From 6,000 to 60: Why We're Downsizing Our Community On Purpose
When it comes to community, larger isn't always better
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We recently took our 6,000+ member community and limited it to 60 people. Let me explain why we did this and what we learned along the way.
Here’s the story in four phases:
The trough of sorrow
The honest reflection
The slow build
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1. The honeymoon
I started the Odyssey community in November 2021 to help people learn about crypto. For the first few months, it wildly exceeded my expectations:
We grew to 6,000+ members
We raised $100K from a crowdfund and top sponsors
We won Product Hunt’s best education award
We had grand plans to issue a 10,000 pfp NFT collection to raise more money. Then I had my second child and the crypto markets crashed.
2. The trough of sorrow
I took a few months off to bond with my newborn daughter. When I returned, the community wasn’t doing too well:
Despite having 6,000+ members, nobody was really talking.
The few messages that I saw were from people shilling their own services.
I started to feel a pit in my stomach when I realized that:
I didn’t even want to spend time in the community that I created.
After all, who wants to sit in a Discord server with thousands of random people?
3. The honest reflection
I started to think about the online communities that I actually enjoy being a part of. Three came to mind:
1. My college friend group chat
We use this chat to keep in touch after moving to different parts of the country. It works because we all know each other in real life and there’s no agenda other than to maintain relationships.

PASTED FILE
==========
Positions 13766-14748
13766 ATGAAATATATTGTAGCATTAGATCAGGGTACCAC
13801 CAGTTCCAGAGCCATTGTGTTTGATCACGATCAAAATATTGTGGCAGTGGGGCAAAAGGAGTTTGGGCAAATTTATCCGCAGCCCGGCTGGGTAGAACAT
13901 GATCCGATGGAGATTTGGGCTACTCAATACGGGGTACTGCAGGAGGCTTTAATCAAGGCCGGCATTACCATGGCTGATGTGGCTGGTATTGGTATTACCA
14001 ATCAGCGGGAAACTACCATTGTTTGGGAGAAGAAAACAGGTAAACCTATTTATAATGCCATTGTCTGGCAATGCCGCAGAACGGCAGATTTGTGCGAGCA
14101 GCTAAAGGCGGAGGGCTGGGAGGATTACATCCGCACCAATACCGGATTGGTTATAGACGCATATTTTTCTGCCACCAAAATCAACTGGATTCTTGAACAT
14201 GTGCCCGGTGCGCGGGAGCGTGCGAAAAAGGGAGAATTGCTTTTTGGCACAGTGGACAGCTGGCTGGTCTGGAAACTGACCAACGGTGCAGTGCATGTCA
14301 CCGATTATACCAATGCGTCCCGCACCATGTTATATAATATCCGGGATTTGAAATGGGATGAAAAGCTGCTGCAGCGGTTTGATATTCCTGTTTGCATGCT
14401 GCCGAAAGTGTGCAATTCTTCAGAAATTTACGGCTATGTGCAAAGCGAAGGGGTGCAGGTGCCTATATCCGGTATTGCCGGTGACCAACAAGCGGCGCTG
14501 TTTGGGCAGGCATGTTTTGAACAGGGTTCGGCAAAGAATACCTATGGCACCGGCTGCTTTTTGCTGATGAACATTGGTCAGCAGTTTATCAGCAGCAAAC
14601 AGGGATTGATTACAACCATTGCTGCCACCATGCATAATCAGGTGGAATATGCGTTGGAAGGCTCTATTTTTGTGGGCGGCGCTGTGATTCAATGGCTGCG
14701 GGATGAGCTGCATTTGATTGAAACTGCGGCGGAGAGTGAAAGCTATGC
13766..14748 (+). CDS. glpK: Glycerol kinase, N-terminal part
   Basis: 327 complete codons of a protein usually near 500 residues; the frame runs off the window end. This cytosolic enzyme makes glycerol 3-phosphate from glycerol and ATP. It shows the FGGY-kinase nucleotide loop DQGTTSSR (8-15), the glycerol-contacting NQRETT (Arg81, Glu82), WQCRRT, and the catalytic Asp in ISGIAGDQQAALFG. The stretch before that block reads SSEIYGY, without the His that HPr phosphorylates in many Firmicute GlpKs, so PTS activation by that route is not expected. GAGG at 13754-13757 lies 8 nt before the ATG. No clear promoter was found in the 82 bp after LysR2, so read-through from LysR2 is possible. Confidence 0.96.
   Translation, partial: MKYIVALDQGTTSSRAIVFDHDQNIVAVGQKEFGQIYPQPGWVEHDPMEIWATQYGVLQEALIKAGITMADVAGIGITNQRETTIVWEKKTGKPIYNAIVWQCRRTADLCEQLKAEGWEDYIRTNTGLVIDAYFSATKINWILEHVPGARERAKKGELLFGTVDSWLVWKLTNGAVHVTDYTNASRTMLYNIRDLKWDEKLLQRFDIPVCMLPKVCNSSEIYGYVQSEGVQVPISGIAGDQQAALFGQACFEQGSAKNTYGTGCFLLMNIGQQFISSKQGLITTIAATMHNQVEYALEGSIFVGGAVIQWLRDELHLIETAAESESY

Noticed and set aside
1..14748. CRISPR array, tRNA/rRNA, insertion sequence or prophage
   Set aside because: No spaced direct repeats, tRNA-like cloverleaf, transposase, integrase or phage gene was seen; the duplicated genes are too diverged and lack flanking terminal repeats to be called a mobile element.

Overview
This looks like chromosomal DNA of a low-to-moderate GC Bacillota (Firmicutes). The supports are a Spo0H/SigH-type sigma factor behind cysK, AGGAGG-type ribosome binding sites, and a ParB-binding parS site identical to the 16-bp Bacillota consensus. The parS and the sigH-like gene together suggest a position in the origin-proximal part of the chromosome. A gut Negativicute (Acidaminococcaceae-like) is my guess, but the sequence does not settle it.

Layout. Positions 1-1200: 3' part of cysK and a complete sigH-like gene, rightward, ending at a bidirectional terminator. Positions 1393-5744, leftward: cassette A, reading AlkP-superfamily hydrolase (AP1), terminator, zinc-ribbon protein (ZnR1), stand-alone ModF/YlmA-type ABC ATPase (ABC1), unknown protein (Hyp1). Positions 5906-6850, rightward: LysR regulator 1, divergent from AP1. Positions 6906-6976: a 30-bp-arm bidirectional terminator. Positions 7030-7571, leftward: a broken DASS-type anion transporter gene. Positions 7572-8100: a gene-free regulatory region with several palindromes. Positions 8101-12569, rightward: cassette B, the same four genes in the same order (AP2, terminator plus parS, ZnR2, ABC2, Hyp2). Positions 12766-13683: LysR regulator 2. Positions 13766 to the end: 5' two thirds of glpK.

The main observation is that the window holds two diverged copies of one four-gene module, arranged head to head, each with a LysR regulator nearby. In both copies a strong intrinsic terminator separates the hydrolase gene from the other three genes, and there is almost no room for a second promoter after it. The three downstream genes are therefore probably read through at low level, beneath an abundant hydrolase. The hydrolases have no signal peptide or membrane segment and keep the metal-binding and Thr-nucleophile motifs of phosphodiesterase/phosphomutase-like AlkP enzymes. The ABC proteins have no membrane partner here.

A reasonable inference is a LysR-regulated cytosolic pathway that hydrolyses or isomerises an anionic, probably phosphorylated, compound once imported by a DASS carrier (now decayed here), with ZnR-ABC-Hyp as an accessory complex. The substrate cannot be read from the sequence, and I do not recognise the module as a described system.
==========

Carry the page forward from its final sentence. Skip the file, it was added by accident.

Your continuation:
2. Lenny’s newsletter community
I pay for Lenny’s newsletter and visit his community maybe once a month. Although I don’t know many people there, I always get a thoughtful answer each time I ask a question. Lenny also does a great job helping members connect through online events, IRL meetups, and contributor shoutouts.
3. Midnight Labs community
My friend invited me to join Midnight Labs - a community for NFT collectors and builders. Most NFT communities gate access behind an expensive NFT, but this community was different:
I had to fill out an application to join.
I was onboarded as part of a monthly cohort of 30 people.
I had to do 7 1:1 calls (!) to get in.
I have to contribute to the community to earn the NFT.
The NFT is given out for free to anyone who contributes enough. Remarkably, it currently has a 9 eth floor price on OpenSea. This “free” NFT has value because the community itself is valuable.
4. The slow build
I knew what I had to do. It’s better to have 60 people who care about each other than 6,000+ lurkers.
So I put the following plan into action together with a few contributors:
Apply to join: People need to apply to join the community.
Cohort onboarding: Those accepted will be onboarded in small cohorts (<50).
Contribute to earn: Members must contribute to get our new NFTs.
This process essentially flips the default NFT community on its head:
After all, many founders and CEOs personally review every employee that gets hired to their company. I believe that communities should be built the same way:
Onboard new members slowly.
Make the community itself the utility.
I don’t know if our community will thrive long-term. But I do know that I now have a few dozen people that I actually want to get to know and hang out with.
And that’s a good start.
If you’re interested in joining our community, please fill out this form.
We're looking for folks with web3/web2 experience.
We plan to host events and IRL meetups to get to know each other.
We will only onboard a few dozen people a month.